Category Archives: Nursing

How to Prevent Reimbursement Denials Before They Occur

preventable denials

September 30, 2015  |  Dianne Foster

Overlooked reimbursement denials can put 1-3% (or more) of net hospital revenue at risk. In a billion dollar revenue health system, avoidable denials run $8-25 million per year. Clinical denials constitute one-third of this amount. Studies show that some health insurers reject 20% of medical claims. The Centers for Medicare and Medicaid estimate a 100-200%… | Read More

Why Enlightened Self-Interest Improves Patient Care

Why Enlightened Self-Interest Improves Patient Care

August 26, 2015  |  Dianne Foster

Which would you rather take part in: an opportunity to enhance your skill set, or, a mandated quality improvement program? A recent study illustrates that investing in the professional growth of hospital staff improves outcomes. What a person does to enhance their own circumstances also enhances the well-being of those they serve. Consider the words of… | Read More

How Will You Make Money If You Don’t Know What Nursing Costs?

nursing cost analytics

August 19, 2015  |  Dianne Foster

“We have to cut nursing costs” are dangerous words when we don’t know what it actually costs for nurses to deliver patient care. Often, nursing care is still considered part of Room and Board. Without a better understanding, we cannot know if we are making money, breaking even, or losing money. This becomes particularly important… | Read More

Rebuttal to “14 Things I Wish I Knew Before Becoming a Nurse”

“14 Things I Wish I Knew Before Becoming a Nurse”

July 15, 2015  |  Dianne Foster

Cosmopolitan magazine recently published “14 Things I Wish I Knew Before I Became a Nurse” that received a lot of attention and commentary on social media. I’m sure it also caught the attention of healthcare consumers and prospective future nurses. I found the article and its publicity disheartening. I’ve been a nurse for 36 years… | Read More

How to Get the Most Value from Healthcare Conferences

reflections from the healthcare conference trenches

June 24, 2015  |  Dianne Foster

This morning, sorting through notes from the American Organization of Nurse Executives (AONE) 2015 Conference I attended in April in Phoenix. I came across this doodle I scribbled in a margin: Have we sacrificed networking with people to technology addictions? I remember jotting that down after I enjoyed a conversation with another attendee. As we… | Read More

How to Reinvent Nursing for Population Health

How to reinvent nursing for population health

June 8, 2015  |  Dianne Foster

58% of nurses currently work in an acute care setting. But, as providers start to manage health rather than treat illness, we expect inpatient days to decline. The number of hospital-based nursing jobs also may shrink. At this year’s AONE conference, leaders shared their research on new nursing roles. These roles correspond to the ways hospitals… | Read More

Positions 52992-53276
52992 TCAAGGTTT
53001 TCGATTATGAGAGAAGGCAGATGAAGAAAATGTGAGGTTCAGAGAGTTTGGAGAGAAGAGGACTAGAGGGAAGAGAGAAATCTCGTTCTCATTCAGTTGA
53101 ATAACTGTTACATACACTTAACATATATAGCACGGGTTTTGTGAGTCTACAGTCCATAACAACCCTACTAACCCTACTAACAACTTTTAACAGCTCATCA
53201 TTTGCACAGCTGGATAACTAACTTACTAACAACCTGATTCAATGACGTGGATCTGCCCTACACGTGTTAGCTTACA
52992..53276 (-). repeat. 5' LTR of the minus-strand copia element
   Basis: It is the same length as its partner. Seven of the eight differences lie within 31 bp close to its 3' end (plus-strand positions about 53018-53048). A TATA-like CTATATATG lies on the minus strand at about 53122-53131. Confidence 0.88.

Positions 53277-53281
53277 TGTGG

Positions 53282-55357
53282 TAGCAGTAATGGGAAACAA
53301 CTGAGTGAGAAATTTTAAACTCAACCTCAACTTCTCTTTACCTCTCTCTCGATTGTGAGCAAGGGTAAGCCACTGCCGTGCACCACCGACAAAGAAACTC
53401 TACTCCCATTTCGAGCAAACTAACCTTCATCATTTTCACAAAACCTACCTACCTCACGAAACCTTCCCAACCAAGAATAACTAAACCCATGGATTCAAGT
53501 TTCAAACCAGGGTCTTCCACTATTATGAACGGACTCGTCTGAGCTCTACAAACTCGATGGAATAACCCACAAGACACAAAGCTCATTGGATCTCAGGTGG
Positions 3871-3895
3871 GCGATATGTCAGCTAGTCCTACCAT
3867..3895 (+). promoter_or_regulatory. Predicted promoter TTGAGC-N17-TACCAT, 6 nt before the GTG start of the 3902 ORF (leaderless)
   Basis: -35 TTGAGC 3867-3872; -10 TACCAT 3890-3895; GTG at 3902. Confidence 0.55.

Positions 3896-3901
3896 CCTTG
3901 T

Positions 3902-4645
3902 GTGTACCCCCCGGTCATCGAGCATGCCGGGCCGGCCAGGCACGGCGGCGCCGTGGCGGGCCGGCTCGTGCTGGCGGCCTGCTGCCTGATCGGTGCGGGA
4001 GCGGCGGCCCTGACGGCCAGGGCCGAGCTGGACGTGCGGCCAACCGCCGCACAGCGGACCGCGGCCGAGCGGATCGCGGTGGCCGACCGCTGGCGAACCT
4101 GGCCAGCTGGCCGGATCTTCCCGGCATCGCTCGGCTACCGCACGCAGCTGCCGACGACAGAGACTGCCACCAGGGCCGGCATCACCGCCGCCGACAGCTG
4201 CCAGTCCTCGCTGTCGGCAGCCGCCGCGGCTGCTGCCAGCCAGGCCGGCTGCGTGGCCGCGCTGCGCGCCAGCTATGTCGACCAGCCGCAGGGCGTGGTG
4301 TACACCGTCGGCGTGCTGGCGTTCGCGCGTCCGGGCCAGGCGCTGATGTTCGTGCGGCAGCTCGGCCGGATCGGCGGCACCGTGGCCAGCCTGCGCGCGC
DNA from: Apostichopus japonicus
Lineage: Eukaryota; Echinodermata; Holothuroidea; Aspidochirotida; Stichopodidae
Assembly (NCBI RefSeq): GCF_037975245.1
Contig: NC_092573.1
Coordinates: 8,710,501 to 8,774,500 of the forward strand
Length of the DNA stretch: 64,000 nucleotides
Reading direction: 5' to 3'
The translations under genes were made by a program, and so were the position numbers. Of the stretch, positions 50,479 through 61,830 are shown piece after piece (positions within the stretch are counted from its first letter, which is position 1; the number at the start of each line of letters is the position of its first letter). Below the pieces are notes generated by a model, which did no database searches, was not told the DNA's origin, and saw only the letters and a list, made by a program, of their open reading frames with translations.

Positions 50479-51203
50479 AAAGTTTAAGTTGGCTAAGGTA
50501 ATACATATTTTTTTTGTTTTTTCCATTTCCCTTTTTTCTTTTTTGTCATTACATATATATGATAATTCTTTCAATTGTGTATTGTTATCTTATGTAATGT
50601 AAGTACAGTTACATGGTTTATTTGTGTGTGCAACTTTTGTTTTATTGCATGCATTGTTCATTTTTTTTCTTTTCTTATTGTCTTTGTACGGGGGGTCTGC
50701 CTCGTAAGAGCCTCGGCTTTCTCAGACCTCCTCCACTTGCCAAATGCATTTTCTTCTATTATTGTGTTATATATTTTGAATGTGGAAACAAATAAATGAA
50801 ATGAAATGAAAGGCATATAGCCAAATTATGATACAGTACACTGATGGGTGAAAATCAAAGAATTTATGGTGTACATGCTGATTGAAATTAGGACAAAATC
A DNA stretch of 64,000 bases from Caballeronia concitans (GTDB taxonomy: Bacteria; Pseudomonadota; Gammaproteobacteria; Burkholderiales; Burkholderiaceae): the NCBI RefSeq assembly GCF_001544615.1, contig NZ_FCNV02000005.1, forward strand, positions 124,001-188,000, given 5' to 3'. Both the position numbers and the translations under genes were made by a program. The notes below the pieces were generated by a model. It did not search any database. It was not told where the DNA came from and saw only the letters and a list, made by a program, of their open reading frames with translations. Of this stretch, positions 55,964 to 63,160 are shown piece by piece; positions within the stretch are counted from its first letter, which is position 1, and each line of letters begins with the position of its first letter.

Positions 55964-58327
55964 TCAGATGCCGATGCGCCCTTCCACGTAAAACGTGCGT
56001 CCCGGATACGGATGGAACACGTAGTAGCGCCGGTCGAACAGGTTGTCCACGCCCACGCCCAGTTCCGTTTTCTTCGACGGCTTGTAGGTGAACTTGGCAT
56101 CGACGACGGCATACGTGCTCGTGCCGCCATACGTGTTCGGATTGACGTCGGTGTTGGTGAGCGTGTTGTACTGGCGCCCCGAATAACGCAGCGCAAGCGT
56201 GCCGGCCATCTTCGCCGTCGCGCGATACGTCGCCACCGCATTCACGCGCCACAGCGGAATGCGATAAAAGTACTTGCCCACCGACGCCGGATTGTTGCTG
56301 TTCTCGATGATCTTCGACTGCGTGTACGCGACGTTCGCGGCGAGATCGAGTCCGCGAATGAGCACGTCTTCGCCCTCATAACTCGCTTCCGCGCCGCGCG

How the Best Hospitals Manage Social Determinants of Health

Alexandra Drane at Patient Experience Summit

May 29, 2015  |  Jane Stuckey

At the AONE and the Patient Experience conferences last month, three presentations stood out. Each described innovative ways to quantify and manage social determinants of health. HOME TELEHEALTH The Cleveland, Ohio VAMC manages the care of 110,124 veterans, but it provides more than healthcare. It impacts upstream determinants of health such as employment and housing…. | Read More

How the Best Nurse Leaders Decide Which Problem to Focus on First

How hurse leaders CNOs decide which problem to focus on first

April 28, 2015  |  Kristyna Culp and Dianne Foster

So you think you have a big chaotic mess and don’t know where to start? The Emergency Department (ED) boards patients. PACU backs up. Inpatient Average Length of Stay (ALOS) continues to increase. Patients wait for appointments. Patient satisfaction scores are not in the 90%+ category. Or, your facility’s market share is not at the… | Read More

Why Guess? Know How to Change Hospital Processes with Confidence

Change hospital processes with confidence

April 20, 2015  |  Kristyna Culp

If you don’t know for certain that a process change will work before you try it, you’re guessing. People guess because it’s easier than looking at data. Or because they have anecdotal evidence. “That transporter is always late and I have to take the patient myself!” Unfortunately a lot of anecdotal evidence just yields red herrings…. | Read More

How to Prove that Cutting Staff Won’t Actually Save Money

How to prevent hospital staff cuts

April 17, 2015  |  Kristyna Culp

When cutting costs, many hospitals trim less expensive staff, like techs and transporters. You may suspect this is a bad move, but we help you make the business case for creating the most efficient staffing model. We illustrate what happens when transporters don’t move admitted patients from the Emergency Department. When nurses pick up the… | Read More

The Truth About Unscheduled Patients: Predictably Reliable

order from chaos

April 15, 2015  |  Kristyna Culp

On any given day, a hospital knows its quantity of surgical patients because they schedule cases at least a week in advance. They can also predict the number of discharges and unscheduled patients even though they may seem random. With less precision, of course, but determining patterns and average ranges is not rocket science. When… | Read More

How Hospital Staff Can Improve Patient Satisfaction With Scripting

felt speech bubble

March 11, 2015  |  Kristyna Culp and Kathy Clarke

We encounter “scripting”, or standardized responses, every day. Order a cheeseburger and the cashier will ask if you want to Supersize it. Rent a car and the staff will ask whether you prefer the gas purchase option. Fill up with gas and the screen on the gas pump asks if you would like a car… | Read More